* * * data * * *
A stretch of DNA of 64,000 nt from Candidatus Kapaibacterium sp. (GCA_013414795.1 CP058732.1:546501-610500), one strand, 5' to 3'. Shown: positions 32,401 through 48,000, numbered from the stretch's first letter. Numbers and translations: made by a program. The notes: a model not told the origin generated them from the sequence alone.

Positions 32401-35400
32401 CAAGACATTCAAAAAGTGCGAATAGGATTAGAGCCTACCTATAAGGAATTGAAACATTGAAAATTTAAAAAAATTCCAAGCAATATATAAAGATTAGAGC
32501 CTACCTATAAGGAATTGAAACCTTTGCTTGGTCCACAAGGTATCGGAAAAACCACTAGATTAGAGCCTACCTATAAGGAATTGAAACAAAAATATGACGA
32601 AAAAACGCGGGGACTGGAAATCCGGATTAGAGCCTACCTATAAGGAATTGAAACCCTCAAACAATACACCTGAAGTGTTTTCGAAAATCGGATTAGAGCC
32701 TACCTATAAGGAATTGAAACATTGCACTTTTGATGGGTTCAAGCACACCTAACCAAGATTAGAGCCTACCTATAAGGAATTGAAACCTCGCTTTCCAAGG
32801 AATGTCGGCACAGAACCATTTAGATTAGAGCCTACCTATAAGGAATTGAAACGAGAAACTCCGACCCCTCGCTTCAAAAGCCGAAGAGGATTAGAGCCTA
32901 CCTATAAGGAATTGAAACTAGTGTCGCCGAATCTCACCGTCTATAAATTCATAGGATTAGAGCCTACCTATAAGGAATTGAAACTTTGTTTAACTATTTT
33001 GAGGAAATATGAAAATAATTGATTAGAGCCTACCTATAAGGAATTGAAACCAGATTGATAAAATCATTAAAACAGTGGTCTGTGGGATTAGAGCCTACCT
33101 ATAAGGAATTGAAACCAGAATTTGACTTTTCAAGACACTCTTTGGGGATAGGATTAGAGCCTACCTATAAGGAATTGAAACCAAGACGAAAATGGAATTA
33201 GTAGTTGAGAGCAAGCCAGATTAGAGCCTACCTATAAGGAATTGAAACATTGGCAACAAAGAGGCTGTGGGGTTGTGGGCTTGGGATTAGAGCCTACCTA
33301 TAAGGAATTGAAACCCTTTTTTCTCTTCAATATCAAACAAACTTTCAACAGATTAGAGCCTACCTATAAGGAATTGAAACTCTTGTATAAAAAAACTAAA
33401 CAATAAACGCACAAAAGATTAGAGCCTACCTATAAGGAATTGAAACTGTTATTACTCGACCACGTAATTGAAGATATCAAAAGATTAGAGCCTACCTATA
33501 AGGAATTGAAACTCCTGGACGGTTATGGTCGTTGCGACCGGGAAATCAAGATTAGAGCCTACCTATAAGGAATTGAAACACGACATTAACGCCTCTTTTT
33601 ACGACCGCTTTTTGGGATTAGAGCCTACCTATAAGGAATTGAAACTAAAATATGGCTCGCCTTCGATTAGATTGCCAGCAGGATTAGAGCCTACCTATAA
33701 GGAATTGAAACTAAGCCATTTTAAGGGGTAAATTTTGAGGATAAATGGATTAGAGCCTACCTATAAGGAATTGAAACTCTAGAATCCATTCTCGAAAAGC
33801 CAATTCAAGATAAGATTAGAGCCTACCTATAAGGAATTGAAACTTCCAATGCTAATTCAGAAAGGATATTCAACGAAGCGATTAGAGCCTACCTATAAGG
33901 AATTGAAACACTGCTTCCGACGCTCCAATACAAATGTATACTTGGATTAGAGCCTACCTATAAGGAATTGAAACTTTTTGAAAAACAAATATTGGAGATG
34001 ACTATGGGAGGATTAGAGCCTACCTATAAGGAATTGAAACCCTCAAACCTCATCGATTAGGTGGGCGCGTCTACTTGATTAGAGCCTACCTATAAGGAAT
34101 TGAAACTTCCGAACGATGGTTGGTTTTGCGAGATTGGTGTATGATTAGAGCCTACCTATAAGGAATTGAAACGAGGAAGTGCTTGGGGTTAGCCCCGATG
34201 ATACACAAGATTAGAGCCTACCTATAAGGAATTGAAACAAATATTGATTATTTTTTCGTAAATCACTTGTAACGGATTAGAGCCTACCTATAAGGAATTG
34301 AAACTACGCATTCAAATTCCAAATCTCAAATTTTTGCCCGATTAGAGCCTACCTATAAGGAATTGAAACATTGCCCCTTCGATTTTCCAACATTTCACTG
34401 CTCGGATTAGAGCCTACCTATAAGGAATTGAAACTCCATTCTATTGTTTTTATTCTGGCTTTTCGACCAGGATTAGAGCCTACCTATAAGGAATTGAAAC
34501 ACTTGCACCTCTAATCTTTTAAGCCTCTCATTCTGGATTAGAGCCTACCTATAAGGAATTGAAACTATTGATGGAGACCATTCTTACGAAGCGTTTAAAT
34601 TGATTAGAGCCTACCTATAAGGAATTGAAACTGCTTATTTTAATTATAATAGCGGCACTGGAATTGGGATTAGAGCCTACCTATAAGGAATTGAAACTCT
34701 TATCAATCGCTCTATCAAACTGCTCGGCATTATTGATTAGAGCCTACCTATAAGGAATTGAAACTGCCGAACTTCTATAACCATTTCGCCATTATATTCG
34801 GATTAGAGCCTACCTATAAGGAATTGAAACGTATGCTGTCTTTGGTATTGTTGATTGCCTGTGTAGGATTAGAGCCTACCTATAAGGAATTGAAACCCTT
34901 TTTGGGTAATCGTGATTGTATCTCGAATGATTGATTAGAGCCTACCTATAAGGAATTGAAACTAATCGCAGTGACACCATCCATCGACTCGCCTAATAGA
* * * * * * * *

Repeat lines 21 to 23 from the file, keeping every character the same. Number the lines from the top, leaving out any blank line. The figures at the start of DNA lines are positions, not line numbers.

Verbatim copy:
34201 ATACACAAGATTAGAGCCTACCTATAAGGAATTGAAACAAATATTGATTATTTTTTCGTAAATCACTTGTAACGGATTAGAGCCTACCTATAAGGAATTG
34301 AAACTACGCATTCAAATTCCAAATCTCAAATTTTTGCCCGATTAGAGCCTACCTATAAGGAATTGAAACATTGCCCCTTCGATTTTCCAACATTTCACTG
34401 CTCGGATTAGAGCCTACCTATAAGGAATTGAAACTCCATTCTATTGTTTTTATTCTGGCTTTTCGACCAGGATTAGAGCCTACCTATAAGGAATTGAAAC